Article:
Gambit vs. Gamut
Carluccio’s Ristorante serves the entire gambit of Italian cuisine, including dishes like linguini carbonara and cavatelli with andouille.
We’ve already covered the differences between “gantlet” and “gauntlet” (which are sometimes confused with today’s word gamut). Now it’s time to look at the differences between gambit and gamut.
Although gambit is a legitimate word, it doesn’t belong in the “restaurant” sentence above. The correct word is gamut.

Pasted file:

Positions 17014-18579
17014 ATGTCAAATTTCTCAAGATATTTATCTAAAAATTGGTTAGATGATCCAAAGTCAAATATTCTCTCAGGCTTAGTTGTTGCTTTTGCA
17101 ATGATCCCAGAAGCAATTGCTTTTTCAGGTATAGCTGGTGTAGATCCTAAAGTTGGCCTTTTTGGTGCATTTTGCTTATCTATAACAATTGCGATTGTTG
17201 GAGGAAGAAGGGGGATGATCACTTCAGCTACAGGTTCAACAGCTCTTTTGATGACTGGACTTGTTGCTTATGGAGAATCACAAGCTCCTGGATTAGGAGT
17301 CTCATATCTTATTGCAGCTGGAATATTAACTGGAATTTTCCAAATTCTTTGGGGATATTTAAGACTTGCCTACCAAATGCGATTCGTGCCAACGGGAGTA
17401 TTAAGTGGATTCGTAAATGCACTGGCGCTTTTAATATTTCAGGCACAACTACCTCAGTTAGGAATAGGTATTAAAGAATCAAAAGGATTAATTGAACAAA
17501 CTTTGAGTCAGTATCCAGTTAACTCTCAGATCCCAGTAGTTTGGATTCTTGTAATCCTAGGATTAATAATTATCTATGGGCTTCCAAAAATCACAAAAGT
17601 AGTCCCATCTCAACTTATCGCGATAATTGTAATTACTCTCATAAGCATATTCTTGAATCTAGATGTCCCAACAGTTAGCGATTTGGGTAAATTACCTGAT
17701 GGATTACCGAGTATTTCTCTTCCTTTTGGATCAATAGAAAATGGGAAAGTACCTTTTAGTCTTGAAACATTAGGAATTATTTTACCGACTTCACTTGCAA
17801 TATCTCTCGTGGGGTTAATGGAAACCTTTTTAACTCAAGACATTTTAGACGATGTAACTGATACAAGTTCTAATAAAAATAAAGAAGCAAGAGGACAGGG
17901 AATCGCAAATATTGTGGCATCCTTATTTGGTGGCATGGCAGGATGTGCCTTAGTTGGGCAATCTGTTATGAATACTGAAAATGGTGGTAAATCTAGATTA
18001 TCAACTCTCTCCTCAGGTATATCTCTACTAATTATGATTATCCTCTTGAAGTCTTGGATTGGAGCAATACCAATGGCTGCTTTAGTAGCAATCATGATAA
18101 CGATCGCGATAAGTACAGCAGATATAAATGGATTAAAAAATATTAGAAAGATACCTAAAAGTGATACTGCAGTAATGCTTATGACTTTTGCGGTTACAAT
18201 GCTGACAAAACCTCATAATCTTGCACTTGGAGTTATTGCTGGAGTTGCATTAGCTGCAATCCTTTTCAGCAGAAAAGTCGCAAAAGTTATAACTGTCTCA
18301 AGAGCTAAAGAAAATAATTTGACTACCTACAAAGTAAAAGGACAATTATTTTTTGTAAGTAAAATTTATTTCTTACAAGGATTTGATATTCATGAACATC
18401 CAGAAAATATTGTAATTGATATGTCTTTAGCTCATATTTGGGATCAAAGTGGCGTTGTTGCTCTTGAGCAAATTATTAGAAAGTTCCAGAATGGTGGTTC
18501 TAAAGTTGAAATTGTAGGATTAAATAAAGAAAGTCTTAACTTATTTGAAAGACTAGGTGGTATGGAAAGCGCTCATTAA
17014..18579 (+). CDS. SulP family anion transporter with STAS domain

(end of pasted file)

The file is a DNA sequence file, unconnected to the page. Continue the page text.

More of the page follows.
Gamut refers to a scale encompassing the entire series of notes used in music. By extension, gamut refers to all the choices or options available. A common phrase is “the gamut of emotions.”
Gambit, on the other hand, is an opening move in chess in which a minor piece is sacrificed to gain an advantage. In a broader sense, a gambit is any opening ploy or stratagem, not confined to chess. (But still, the term is far less commonly used than gamut.)
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